After researching solar and its benefits, your next step would be choosing between a single-phase and a 3-phase solar Inverter. However, you must understand certain factors before proceeding to make your choice.
First, you should consider the delivery types you use for your power supply before determining what solar inverter your home needs. This article will discuss the necessary details and help choose the right inverter type.
Single-Phase vs. Three-Phase Solar Inverter
What is a Single-Phase Solar Inverter?
Solar panel inverter
It may seem plausible that if your home runs on a three-phase power supply, you’ll need a three-phase inverter for your solar system. But the reality is that single-phase models may suffice for your current conversion needs.
Also, single-phase inverters are affordable, and the simple system is ideal for connecting to single-phase power supplies. However, their simplicity also makes them compatible with three-phase connections.
Using a single-phase inverter on a three-phase power supply may sound odd, but it has advantages. For instance, if your home has a three-phase solar system, connecting a single-phase will only utilize one-third of the entire system.
Hence, you can benefit from sending the power from the remaining two phases back to the grid.
Voltage rise can negatively affect single-phase inverters sending power back to the grid. So, if the sun provides ample energy and your building demands low energy, the system will send excess voltage to the grid.
While it may not sound bad, cases like that will make the inverter trip for protection, causing it to shut down completely. Such problems are rare with a three-phase inverter.
In addition, single-phase inverters are inefficient for stand-alone solar systems with battery backup. Why? Because it will waste the power generated by the extra two phases.
What is a Three-Phase Solar Inverter?
Solar Inverter with isolated switches
Three-phase solar inverters are the go-to for homeowners with greater electrical demands. They are more efficient when connected to a three-phase solar or electrical system.
Three-phase solar inverters have four wires (three actives, one neutral) connecting your building to the solar system. And they supply the standard 240V or 415V for devices with greater power draw.
In addition, three-phase solar inverters can feed more power to the grid. Also, they reduce the chances of suffering from voltage rise by spreading the load through three cables instead of one.
Further, three-phase solar inverters have more efficient power delivery systems. They can distribute stable power evenly to different areas in a structure. And three-phase inverters can double down as chargers to supply constant power for solar battery charging.
Pros and Cons of Installing a Three-Phase Solar Inverter
- Three-phase solar inverters can reduce voltage issues from the grid.
- Also, this system can minimize inverter tripping from voltage issues.
- Three-phase inverters will allow you to use larger solar system sizes.
- Three-phase solar inverters are expensive investments. They can cost up to $500 more than single-phase.
- You may experience issues with battery backup when using this inverter.
How does a 3-Phase Hybrid Inverter Work?
Illustration showing how a solar inverter works
A three-phase hybrid inverter works by converting DC from a solar panel to AC for running a home. Also, they store excess solar energy in batteries and use it when required.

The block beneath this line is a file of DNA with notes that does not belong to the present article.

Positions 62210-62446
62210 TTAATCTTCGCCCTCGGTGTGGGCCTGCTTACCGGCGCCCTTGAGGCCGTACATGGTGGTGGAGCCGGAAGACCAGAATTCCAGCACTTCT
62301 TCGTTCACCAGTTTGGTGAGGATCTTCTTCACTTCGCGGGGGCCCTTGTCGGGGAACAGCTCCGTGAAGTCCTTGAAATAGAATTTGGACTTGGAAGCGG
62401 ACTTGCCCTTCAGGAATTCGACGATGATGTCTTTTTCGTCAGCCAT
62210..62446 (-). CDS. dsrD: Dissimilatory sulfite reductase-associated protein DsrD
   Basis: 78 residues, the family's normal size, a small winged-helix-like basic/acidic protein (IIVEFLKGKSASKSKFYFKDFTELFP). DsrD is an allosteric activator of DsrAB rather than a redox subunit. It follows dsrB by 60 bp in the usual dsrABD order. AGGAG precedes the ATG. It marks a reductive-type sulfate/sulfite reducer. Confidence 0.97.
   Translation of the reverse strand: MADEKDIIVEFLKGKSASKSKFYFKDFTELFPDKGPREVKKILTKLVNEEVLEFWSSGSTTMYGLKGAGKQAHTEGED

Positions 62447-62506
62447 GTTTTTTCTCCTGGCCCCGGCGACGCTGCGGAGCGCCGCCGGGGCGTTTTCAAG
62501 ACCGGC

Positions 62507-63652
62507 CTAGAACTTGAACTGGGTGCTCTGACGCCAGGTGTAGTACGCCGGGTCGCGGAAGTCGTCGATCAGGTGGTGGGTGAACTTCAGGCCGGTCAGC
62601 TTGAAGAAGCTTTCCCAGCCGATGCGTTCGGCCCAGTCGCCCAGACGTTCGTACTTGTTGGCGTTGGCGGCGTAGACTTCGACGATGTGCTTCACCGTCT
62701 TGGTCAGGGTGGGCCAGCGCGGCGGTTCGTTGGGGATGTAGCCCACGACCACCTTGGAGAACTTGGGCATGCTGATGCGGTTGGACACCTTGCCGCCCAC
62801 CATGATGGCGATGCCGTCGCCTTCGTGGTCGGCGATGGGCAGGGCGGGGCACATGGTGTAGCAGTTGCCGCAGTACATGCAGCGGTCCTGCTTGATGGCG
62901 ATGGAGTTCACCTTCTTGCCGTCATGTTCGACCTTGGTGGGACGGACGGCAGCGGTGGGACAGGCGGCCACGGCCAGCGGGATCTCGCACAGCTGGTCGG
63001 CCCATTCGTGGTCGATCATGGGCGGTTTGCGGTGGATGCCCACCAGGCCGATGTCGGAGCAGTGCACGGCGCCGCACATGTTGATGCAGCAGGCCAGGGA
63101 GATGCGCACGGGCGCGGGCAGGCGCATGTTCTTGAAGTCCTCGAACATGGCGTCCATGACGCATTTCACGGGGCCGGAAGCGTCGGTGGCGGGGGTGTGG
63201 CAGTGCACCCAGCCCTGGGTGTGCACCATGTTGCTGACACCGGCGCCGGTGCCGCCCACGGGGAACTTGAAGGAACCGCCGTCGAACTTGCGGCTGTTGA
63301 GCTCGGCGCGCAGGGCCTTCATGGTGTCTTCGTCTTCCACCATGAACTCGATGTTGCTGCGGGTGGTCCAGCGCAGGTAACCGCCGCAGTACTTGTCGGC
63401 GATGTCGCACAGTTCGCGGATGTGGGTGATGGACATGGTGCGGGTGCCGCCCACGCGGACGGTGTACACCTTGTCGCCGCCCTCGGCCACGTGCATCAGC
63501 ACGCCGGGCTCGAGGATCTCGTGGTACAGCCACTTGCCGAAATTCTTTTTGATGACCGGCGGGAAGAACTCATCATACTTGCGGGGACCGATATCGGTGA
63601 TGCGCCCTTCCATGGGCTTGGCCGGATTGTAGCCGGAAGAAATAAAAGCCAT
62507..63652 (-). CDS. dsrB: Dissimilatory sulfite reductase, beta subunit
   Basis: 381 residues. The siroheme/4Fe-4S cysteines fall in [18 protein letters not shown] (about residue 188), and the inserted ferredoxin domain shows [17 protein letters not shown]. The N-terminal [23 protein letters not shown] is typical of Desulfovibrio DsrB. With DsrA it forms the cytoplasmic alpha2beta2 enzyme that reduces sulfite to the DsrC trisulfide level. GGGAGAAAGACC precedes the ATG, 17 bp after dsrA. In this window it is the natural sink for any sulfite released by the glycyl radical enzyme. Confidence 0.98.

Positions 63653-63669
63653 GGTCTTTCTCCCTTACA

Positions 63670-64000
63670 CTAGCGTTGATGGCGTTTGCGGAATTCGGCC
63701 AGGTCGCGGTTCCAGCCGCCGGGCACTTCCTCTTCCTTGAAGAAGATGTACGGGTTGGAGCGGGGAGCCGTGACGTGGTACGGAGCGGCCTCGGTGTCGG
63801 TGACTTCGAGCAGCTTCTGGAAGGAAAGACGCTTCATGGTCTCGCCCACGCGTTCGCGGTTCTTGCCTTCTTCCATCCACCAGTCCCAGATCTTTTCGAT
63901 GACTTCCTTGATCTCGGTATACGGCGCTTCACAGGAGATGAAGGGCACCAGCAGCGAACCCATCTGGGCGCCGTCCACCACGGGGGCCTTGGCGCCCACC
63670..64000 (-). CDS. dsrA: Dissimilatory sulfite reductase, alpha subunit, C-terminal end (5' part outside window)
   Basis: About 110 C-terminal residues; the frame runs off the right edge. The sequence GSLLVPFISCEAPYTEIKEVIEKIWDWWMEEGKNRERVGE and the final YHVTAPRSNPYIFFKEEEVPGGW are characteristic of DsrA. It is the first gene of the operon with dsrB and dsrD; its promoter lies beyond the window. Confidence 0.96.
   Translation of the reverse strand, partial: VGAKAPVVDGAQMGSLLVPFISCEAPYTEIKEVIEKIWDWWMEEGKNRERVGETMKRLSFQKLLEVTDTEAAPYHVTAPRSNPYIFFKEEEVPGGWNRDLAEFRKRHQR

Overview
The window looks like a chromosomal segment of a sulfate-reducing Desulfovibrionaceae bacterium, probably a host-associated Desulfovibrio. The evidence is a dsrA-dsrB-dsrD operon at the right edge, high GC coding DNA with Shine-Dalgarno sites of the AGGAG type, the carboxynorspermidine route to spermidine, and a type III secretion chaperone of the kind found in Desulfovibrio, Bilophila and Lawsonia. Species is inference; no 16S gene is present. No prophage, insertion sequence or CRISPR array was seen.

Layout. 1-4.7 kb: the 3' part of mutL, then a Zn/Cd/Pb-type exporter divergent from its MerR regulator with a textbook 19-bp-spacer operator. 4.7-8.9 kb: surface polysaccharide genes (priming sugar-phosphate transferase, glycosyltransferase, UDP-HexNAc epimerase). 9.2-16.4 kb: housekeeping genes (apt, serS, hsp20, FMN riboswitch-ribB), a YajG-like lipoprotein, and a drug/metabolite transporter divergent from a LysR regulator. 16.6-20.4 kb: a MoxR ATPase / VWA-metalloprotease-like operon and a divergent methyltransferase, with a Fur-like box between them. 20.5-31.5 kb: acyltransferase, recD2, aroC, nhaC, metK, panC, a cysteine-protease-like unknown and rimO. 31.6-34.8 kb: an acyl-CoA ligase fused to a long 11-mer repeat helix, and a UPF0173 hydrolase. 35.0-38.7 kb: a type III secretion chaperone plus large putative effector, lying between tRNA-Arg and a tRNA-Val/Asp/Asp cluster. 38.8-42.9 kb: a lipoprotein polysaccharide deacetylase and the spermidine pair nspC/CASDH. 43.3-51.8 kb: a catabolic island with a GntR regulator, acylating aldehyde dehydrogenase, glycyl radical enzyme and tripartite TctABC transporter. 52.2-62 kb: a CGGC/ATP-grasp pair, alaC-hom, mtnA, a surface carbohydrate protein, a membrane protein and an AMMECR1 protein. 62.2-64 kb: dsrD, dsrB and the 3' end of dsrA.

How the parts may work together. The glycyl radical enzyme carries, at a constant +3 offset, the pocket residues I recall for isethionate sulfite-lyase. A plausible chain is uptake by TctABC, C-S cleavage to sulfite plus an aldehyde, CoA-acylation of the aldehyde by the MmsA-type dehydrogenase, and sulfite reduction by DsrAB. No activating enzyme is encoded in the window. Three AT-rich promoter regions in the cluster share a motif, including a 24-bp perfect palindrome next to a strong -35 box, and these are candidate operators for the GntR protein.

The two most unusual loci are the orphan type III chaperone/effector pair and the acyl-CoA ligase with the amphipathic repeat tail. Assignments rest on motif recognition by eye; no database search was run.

Then, they convert the stored AC power when the system needs the load. Some 3-phase hybrid inverters can operate without storage systems. So, they export excess solar energy to the grid.
All three-phase solar inverters have four operation modes: grid-connected, off-grid, standby, and hybrid.
Grid-Connected Operation Mode
This mode works similarly to a regular solar inverter. But it is not grid-independent and won’t power your home when there’s an outage (since it doesn’t use batteries).
The inverter usually has grid isolation and connections to storage systems in this mode. Further, excess power from this mode charges the batteries and power loads without help from the grid.
The standby mode functions like grid-connected inverters. But it switches to an idle mode when there’s a power outage. Fortunately, this mode can run your home, charge solar batteries, and feed excess power to the grid.
Hybrid modes can increase self-sufficiency by storing surplus solar energy and supplying power at night.
How to Know if You Have 3-Phase Power?
Man working on a three-phase power supply
Usually, you can find the details of your phase-type on your electrical meter. Also, you may find your meter near your home’s primary electrical switchboard.
However, there are other ways to discover your phase type, especially if you can’t decipher the meter’s information.
- First, locate the circuit breaker labeled “Main Switch.” Then, check underneath to see the number of breakers. If it has three, your home relies on a 3-phase power supply.
- Also, you can check if one or three wires run from the electrical transformer to your home’s street.
- Lastly, call your DNSP for the necessary information. And the distribution network will relay your connection type with details of your Net Meter Identifier (NMI).
Note: You can find your DNSP on your monthly electrical bills. Usually, they’re the company designated for power outages and emergencies.
3-phase and single-phase connection types are the most common in various standard homes. Single-phase may be an affordable and simple alternative, but they don’t offer many benefits like their three-phase counterparts.
In addition, 3-phase solar inverters negate most drawbacks of single-phase systems. Also, they help to supply more power for handling homes with higher power demand.
Do you have more questions on this topic? Please get in touch with us, and we’ll be more than happy to help.